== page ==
"The Umbrella Academy" premiered in 2019 to a record-breaking number of viewers, with 45 million households watching the series in its first month. This Emmy-nominated Netflix series follows a group of superhero siblings who reunite in adulthood after the death of their father. Is there a murder mystery for them to solve? Naturally. Oh, and they have to save the world from impending destruction, though no one is clear on exactly how that happens.

The offbeat and surprisingly emotional series might be a bit of a slow burn, but it has consistently been one of the more popular Netflix shows. With positive reviews for the acting and the gorgeous set design, "The Umbrella Academy" manages to deal with its central themes of identity and family relationships with depth and grace, bringing together a traumatized group of adults to deal with the fallout of their unique childhood.

"The Umbrella Academy" is also notable for the grace and sensitivity of its Season 3 subplot that incorporates Elliot Page's transition. Writer Thomas Page McBee helped weave some of Page's real-life experiences into the superhero and family narrative of "The Umbrella Academy." Since the season's release, Page has praised showrunner Steve Blackman for how the storyline was included, saying, "I think one of the most special things about this is how it's handled," she told The Hollywood Reporter. "It's not void of emotional moments with the siblings."

Gory horror for any Wednesday Addams fan

Probably the goriest and most violent series on our list today, "Yellowjackets" is a brash thriller that highlights the brutality of which humans are capable. Headlined by a phenomenal cast of A-list actresses, "Yellowjackets" doesn't shy away from the viciousness of teenage girls — this show contains little in the way of sugar and spice, and "everything nice," as the saying goes, is nowhere to be found. Thankfully, the prestige drama doesn't shy away from the portrayal of flawed female characters and difficult women.

This stand-out new horror-thriller series is told through two separate timelines — the first follows a team of high school girls whose plane crashes in the wilderness during the mid-'90s; the second picks up 25 years later with the same girls dealing with their adult lives and the dark deeds of their past. While the first season of "Yellowjackets" might lean more in the direction of "Lord of the Flies" than any supernatural story, it's certainly not short on creepy elements.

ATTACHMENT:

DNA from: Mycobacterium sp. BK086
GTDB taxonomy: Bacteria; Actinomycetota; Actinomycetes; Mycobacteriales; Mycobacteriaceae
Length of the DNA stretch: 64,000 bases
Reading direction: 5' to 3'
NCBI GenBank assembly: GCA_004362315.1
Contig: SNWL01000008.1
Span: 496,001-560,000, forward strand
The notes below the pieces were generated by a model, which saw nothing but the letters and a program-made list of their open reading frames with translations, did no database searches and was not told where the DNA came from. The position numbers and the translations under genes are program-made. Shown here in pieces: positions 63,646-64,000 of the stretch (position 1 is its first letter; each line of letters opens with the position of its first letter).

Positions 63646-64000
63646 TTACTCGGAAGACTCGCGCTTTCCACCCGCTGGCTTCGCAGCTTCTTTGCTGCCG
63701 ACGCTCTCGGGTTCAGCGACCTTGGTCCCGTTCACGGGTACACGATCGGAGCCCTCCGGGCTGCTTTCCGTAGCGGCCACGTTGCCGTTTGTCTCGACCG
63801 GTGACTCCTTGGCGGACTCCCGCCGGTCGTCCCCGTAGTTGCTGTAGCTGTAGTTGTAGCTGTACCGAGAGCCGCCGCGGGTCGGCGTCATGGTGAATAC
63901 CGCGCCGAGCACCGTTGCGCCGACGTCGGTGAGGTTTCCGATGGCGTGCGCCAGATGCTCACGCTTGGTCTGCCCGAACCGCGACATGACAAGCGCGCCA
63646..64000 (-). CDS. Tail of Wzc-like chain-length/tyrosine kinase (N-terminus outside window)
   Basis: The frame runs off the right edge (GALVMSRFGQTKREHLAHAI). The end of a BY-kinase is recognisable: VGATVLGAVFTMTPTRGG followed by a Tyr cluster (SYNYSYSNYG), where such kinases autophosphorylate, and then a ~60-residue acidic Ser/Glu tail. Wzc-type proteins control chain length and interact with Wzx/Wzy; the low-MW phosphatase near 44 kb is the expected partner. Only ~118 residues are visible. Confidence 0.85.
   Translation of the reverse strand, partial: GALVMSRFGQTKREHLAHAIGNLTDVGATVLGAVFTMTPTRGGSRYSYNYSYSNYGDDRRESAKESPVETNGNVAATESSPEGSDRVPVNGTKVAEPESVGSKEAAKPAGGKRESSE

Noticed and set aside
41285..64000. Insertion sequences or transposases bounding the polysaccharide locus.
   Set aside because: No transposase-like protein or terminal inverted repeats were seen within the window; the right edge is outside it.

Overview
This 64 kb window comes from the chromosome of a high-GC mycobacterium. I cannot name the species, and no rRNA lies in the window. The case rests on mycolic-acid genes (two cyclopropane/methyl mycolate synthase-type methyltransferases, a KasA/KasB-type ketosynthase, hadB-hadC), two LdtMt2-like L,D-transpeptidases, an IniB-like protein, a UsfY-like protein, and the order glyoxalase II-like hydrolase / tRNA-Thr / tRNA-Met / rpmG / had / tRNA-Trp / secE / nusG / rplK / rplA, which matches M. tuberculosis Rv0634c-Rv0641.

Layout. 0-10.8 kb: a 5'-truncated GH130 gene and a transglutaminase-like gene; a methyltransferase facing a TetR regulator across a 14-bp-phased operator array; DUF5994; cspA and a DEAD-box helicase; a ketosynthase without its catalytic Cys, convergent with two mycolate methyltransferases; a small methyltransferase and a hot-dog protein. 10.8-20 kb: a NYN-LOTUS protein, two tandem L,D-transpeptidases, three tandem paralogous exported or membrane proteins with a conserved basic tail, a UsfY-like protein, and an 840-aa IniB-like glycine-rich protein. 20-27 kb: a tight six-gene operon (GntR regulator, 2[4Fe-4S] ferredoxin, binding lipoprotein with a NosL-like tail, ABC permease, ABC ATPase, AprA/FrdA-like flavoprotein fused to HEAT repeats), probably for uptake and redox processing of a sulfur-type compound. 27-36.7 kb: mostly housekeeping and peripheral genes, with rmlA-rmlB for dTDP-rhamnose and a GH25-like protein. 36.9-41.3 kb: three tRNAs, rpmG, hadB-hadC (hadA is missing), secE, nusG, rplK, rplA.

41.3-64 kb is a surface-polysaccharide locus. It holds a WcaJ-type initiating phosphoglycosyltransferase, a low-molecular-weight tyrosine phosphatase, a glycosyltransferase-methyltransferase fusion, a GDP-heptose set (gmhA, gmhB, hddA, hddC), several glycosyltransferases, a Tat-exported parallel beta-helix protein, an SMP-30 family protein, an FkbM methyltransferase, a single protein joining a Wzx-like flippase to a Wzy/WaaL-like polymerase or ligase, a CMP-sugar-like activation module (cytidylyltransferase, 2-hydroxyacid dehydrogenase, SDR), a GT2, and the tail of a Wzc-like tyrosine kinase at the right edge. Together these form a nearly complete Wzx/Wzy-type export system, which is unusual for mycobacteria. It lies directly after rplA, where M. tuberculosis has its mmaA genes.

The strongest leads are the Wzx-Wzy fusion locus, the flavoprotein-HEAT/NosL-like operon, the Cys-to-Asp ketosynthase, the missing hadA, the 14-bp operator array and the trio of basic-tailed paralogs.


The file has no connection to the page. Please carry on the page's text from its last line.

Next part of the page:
Starring Melanie Lynskey, Juliette Lewis, and Christina Ricci in a potential career-best performance, "Yellowjackets" gets more than a little dark by deconstructing the rigid structures of society and indulging in a bit of cannibalism.

In an interview with The Hollywood Reporter, "Yellowjackets" co-creator Ashley Lyle directly addressed the influence the 1954 novel "The Lord of the Flies" has on her show. The classic story of pre-teen boys turning feral focuses on "how socialization falls away and how society is a facade," she said. "We thought, who is more socialized than women? As girls, you learn early on how to make people like you and what the social hierarchies are. It's a more interesting way of having things fall away. The mask is even thicker."

Wednesday Addams would definitely watch this show.

The original monster killer

No list of teenage girls hunting down monsters in high school could ever be complete without the classic "Buffy the Vampire Slayer." Sarah Michelle Gellar starred in this zeitgeist-defining late '90s supernatural cult sensation created by Joss Whedon. The series launched a franchise of a spinoff series, novels, and comic books.

Buffy is a typical teenage girl until she realizes she's the latest "slayer," a line of women who are given superhuman strength and abilities in their quest to rid the world of demons and vampires. The WB – a fledging network at the time — released its low-budget spooky teen drama in 1997, and it's hard to overstate the series' influence on popular culture. Not only is its main character quippy — famously slinging insults and banter at her adversaries and setting a standard for the speaking habits of dozens of movie superheroes in the process – but "Buffy" incorporates season-long arcs, a relatively new concept for a "monster of the week" show at the time. (Unless that monster-oriented show was marketed towards a different demographic and called "The X-Files.")